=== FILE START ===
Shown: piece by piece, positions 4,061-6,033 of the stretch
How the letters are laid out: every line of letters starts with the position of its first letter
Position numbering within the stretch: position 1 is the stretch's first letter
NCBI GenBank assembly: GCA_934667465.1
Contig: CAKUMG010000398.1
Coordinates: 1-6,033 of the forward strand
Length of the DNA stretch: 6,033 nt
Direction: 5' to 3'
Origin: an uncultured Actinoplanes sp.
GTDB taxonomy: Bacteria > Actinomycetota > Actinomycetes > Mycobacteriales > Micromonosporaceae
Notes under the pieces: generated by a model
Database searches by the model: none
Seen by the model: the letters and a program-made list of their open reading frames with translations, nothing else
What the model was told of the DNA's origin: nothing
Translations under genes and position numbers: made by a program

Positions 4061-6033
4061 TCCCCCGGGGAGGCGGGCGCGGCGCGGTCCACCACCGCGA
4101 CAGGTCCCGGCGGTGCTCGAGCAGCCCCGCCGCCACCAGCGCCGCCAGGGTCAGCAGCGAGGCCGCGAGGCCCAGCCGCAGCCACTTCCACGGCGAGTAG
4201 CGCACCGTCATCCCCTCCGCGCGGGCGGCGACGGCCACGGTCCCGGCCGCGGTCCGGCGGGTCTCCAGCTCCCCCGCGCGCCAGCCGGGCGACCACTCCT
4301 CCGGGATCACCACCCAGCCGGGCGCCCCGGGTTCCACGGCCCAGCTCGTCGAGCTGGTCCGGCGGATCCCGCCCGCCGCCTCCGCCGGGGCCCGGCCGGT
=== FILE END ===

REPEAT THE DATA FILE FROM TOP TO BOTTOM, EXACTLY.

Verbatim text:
Shown: piece by piece, positions 4,061-6,033 of the stretch
How the letters are laid out: every line of letters starts with the position of its first letter
Position numbering within the stretch: position 1 is the stretch's first letter
NCBI GenBank assembly: GCA_934667465.1
Contig: CAKUMG010000398.1
Coordinates: 1-6,033 of the forward strand
Length of the DNA stretch: 6,033 nt
Direction: 5' to 3'
Origin: an uncultured Actinoplanes sp.
GTDB taxonomy: Bacteria > Actinomycetota > Actinomycetes > Mycobacteriales > Micromonosporaceae
Notes under the pieces: generated by a model
Database searches by the model: none
Seen by the model: the letters and a program-made list of their open reading frames with translations, nothing else
What the model was told of the DNA's origin: nothing
Translations under genes and position numbers: made by a program

Positions 4061-6033
4061 TCCCCCGGGGAGGCGGGCGCGGCGCGGTCCACCACCGCGA
4101 CAGGTCCCGGCGGTGCTCGAGCAGCCCCGCCGCCACCAGCGCCGCCAGGGTCAGCAGCGAGGCCGCGAGGCCCAGCCGCAGCCACTTCCACGGCGAGTAG
4201 CGCACCGTCATCCCCTCCGCGCGGGCGGCGACGGCCACGGTCCCGGCCGCGGTCCGGCGGGTCTCCAGCTCCCCCGCGCGCCAGCCGGGCGACCACTCCT
4301 CCGGGATCACCACCCAGCCGGGCGCCCCGGGTTCCACGGCCCAGCTCGTCGAGCTGGTCCGGCGGATCCCGCCCGCCGCCTCCGCCGGGGCCCGGCCGGT